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The congregation of Pittsburgh’s Tree of Life synagogue was nearly 100 years old when it relocated to its current site and assumed a new identity in 1952. A neoclassical building was traded in for a “jet-propelled era” design by Charles and Edward Stotz with Alexander Shargrove as “new and beautiful giants of steel and aluminum and concrete [rose] to dizzying heights” in postwar downtown Pittsburgh. [1] Then came a prominent, expanded sanctuary built in 1959 by Alfred M. Marks and Elkan A. Avener. [2] Compared to other synagogues in the neighborhood, many with stepped entrances, arched windows, and religious symbolism, Tree of Life’s new stoic, limestone walls seem guarded, protective of its tribe. 
 
Set back from the corner of two busy streets, the sanctuary is buffered by greenery on all sides. Unadorned limestone columns frame monochromatic stained glass windows on two of the synagogue’s facades. Visitors enter the synagogue through an understated main entrance, a dark row of doors recessed in a low burgundy volume abutting the imposing limestone structure. The seemingly impenetrable facade is now the symbol of anti-Semitism in the US, its image endlessly reprinted alongside headlines about a shooting that killed eleven worshippers inside.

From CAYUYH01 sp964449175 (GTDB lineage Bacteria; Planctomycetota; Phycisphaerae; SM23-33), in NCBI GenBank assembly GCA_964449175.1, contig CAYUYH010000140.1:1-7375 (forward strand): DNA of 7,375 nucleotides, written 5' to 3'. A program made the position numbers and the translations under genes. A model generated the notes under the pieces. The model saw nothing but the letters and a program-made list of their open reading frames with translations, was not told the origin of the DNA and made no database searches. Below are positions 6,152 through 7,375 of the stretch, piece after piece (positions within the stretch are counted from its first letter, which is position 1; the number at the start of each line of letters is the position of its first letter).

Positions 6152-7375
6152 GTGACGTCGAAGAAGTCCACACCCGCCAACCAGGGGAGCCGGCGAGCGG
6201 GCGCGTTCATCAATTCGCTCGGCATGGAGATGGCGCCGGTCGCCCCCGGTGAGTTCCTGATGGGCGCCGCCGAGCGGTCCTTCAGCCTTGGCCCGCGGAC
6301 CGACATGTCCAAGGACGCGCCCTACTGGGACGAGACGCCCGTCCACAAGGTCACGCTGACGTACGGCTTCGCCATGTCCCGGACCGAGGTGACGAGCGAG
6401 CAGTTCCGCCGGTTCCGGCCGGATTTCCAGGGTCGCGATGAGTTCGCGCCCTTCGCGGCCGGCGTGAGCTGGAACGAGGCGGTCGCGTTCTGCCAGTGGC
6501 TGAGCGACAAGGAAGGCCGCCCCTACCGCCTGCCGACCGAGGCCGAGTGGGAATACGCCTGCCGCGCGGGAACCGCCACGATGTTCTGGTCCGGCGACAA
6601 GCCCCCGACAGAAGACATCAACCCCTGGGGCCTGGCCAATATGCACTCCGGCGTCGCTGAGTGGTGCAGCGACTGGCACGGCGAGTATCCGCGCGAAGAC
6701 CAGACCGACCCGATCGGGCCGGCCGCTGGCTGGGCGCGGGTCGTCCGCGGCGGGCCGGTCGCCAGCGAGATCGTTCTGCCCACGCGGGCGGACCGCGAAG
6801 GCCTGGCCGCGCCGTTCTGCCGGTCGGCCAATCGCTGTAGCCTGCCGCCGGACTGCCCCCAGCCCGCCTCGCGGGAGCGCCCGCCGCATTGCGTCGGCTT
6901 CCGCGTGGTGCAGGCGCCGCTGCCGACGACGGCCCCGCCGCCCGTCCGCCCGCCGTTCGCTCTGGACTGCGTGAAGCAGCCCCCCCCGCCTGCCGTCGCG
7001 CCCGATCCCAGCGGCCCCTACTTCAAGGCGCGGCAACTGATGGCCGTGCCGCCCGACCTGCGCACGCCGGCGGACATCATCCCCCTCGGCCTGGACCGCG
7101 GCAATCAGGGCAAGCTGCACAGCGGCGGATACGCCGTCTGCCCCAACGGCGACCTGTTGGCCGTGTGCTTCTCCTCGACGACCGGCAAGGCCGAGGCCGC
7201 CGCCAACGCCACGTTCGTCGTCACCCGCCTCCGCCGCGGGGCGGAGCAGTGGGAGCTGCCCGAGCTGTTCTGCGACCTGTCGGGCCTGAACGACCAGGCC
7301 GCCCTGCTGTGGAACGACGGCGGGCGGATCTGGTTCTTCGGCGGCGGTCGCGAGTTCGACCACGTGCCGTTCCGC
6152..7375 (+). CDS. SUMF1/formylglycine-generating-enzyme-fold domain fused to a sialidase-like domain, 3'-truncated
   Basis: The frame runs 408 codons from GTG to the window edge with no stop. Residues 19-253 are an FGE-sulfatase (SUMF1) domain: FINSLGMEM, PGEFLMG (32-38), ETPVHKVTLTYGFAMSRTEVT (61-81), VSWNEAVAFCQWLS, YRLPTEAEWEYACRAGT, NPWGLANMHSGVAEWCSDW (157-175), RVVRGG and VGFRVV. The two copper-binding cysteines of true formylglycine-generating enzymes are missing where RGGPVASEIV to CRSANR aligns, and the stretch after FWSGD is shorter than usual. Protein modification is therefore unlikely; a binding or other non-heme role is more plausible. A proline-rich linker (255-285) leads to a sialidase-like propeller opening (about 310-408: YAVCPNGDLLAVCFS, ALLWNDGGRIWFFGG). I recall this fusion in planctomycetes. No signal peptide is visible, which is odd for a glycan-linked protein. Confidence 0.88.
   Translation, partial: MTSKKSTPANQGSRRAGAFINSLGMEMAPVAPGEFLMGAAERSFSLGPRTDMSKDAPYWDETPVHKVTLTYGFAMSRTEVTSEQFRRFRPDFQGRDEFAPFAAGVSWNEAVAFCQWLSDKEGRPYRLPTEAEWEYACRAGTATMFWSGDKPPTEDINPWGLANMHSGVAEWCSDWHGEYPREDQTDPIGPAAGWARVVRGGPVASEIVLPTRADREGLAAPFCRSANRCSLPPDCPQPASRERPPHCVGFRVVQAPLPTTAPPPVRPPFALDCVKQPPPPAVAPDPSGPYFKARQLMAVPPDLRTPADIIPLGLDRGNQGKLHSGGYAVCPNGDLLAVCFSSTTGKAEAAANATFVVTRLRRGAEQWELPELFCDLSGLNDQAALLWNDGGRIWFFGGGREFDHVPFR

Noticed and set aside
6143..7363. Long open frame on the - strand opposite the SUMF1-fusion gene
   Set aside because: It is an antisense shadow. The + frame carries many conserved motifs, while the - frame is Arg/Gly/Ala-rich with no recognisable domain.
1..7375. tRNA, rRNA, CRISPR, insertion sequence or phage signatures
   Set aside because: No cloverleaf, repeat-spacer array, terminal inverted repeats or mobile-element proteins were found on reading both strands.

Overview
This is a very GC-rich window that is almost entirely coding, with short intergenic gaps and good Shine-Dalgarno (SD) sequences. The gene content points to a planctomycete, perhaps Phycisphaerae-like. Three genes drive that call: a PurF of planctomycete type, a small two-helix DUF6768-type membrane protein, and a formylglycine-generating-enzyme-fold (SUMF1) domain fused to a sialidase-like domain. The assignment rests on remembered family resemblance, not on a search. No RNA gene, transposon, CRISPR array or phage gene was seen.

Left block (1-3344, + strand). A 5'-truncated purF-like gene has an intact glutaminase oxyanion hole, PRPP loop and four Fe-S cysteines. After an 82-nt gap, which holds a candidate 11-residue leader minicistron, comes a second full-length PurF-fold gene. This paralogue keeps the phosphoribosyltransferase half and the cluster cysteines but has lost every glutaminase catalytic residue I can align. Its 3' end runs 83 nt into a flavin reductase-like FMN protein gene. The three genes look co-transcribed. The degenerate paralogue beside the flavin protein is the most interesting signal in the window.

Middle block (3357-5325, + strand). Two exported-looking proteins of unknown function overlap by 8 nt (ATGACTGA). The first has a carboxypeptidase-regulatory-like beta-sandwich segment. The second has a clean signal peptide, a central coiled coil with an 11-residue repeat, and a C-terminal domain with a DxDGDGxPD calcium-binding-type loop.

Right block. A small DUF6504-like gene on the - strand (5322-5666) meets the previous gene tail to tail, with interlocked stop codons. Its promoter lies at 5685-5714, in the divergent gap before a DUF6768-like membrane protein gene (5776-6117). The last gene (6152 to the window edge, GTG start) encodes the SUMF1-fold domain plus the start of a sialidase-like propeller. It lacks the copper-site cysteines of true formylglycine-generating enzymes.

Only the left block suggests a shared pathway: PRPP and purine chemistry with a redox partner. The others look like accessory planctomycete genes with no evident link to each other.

I grew up a block from the synagogue. What horror to see this building catapult from my peripheral vision into the international news cycle. On the hazy Monday following the weekend’s tearful vigils, Beatriz Colomina spoke in Pittsburgh about architecture as “shock absorber” and psychological device. Like Loos’s sanatoriums and the Eames’s homes, it occurred to me that in 1959 the new Tree of Life sanctuary had been built to heal the trauma of Pittsburgh’s Jewish community. As young soldiers returned from Europe and a new wave of refugees began to trickle in, this synagogue was a forceful image of modern American Jewishness. After the atrocities of World War II, the Tree of Life synagogue towers at the top of a hill.
While the angular addition assimilates into its progressive city by shedding traditional architectural motifs, it still presents a hard face to the outside, and reserves the sublime experience for its own within. In the main sanctuary, the heavy limestone walls dematerialize between vibrant stained glass windows that frame the main altar, awash in color. The Portinari-esque compositions by Helen Carew Hickman convey “how human beings should care for the earth and one another.” Colorless from the outside, they offer congregants a richness that inspires healing and spiritual connection.
 
“Every age has its own signature affliction, its own nightmares,” Colomina said in her talk. The insular building belies the connectivity of the Tree of Life congregation. That Saturday morning, the eleven victims came to the synagogue from different neighborhoods across the city. The synagogue – a place of familiarity, community, and routine for many – was targeted in part for extending its support to refugee and immigrant aid organizations. Now the community is again grappling with the challenge of how to provide shelter in a threatening world. 

NOTES ▓ ▓ ▓ ▓ ▓ ▓ ▓ ▓ ▓ ▓ ▓ ▓ ▓ ▓

[1] “Progress: In Our Synagogue, In Our City,” in Progress, Tree of Life Congregation, 1864–1952 (Pittsburgh: Tree of Life Congregation, 1952), 7. 

[2] “A New ‘Branch’,” Pittsburgh Press, September 18, 1959: 8.

Image: Tree of Life Congregation Records, University of Pittsburgh Library System.

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